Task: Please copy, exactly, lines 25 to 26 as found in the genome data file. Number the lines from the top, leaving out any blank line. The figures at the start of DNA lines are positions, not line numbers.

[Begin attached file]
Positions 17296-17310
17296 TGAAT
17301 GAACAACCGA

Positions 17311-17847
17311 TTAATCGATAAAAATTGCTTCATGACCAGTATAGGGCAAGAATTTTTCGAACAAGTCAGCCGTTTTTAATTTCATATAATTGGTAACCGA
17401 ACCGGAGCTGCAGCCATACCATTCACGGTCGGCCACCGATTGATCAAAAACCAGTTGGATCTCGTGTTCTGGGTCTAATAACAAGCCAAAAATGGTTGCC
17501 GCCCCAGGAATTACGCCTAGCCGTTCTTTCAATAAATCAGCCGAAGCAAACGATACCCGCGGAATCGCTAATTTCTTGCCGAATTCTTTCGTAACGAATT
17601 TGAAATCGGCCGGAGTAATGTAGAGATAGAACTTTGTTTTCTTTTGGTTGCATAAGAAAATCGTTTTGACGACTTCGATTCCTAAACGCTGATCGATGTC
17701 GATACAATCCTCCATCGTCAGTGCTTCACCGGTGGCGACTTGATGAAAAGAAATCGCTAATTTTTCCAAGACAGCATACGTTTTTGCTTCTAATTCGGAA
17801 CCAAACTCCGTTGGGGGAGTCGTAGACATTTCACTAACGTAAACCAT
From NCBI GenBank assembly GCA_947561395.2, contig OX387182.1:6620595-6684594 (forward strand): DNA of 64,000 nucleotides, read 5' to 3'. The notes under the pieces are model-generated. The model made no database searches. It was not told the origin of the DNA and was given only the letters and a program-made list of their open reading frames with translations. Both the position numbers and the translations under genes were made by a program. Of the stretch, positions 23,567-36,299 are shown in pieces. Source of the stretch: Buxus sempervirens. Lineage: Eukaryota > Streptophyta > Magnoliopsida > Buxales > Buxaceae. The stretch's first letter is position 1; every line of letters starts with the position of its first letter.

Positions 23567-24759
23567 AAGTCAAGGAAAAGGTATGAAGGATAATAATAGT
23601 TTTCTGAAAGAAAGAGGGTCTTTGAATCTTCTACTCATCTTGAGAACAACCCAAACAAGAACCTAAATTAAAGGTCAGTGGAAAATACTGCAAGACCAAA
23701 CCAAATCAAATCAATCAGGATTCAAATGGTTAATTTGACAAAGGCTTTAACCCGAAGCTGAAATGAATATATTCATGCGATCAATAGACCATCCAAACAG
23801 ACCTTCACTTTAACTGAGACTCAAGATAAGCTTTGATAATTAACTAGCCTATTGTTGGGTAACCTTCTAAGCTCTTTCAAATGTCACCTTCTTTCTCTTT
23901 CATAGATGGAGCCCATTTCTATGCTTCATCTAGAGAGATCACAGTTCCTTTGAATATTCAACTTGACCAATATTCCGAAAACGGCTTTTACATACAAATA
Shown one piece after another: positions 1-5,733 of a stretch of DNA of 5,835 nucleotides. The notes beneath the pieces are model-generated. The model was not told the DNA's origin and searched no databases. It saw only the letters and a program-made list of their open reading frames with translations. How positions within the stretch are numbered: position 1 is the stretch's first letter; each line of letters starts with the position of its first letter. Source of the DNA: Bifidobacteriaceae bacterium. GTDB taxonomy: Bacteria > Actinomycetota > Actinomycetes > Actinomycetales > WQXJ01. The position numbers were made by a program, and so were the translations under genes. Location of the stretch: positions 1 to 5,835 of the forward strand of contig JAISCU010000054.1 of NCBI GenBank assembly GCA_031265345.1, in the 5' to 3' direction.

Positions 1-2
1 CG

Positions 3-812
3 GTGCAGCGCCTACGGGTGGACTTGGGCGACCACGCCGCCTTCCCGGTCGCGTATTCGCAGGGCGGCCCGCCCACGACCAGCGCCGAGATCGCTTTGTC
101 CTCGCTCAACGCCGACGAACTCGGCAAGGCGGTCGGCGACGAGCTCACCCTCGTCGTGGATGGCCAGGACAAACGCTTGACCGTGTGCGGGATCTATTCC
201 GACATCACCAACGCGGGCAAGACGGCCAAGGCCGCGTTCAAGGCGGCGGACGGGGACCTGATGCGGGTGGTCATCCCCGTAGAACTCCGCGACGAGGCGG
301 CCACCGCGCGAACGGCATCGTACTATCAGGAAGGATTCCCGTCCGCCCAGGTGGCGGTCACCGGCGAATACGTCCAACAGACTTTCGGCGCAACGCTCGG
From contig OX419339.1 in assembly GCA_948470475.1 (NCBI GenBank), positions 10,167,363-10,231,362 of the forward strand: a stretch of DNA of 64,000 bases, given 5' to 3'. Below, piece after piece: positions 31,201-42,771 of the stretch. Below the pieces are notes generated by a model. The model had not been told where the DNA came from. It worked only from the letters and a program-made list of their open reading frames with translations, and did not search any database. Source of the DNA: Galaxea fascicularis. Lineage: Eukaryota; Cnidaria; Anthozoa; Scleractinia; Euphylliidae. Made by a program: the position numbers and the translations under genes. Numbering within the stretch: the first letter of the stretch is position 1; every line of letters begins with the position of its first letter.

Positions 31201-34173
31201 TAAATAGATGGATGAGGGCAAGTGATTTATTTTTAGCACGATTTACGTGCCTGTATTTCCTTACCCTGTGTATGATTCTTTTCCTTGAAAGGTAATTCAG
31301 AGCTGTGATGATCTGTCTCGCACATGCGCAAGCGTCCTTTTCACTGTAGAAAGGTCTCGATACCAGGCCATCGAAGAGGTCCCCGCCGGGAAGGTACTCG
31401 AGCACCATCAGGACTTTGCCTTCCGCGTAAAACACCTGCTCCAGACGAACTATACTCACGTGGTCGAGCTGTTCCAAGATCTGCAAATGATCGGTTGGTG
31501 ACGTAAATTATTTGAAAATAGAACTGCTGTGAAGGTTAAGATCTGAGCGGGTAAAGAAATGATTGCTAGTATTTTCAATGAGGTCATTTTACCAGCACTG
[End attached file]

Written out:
301 CCACCGCGCGAACGGCATCGTACTATCAGGAAGGATTCCCGTCCGCCCAGGTGGCGGTCACCGGCGAATACGTCCAACAGACTTTCGGCGCAACGCTCGG
From contig OX419339.1 in assembly GCA_948470475.1 (NCBI GenBank), positions 10,167,363-10,231,362 of the forward strand: a stretch of DNA of 64,000 bases, given 5' to 3'. Below, piece after piece: positions 31,201-42,771 of the stretch. Below the pieces are notes generated by a model. The model had not been told where the DNA came from. It worked only from the letters and a program-made list of their open reading frames with translations, and did not search any database. Source of the DNA: Galaxea fascicularis. Lineage: Eukaryota; Cnidaria; Anthozoa; Scleractinia; Euphylliidae. Made by a program: the position numbers and the translations under genes. Numbering within the stretch: the first letter of the stretch is position 1; every line of letters begins with the position of its first letter.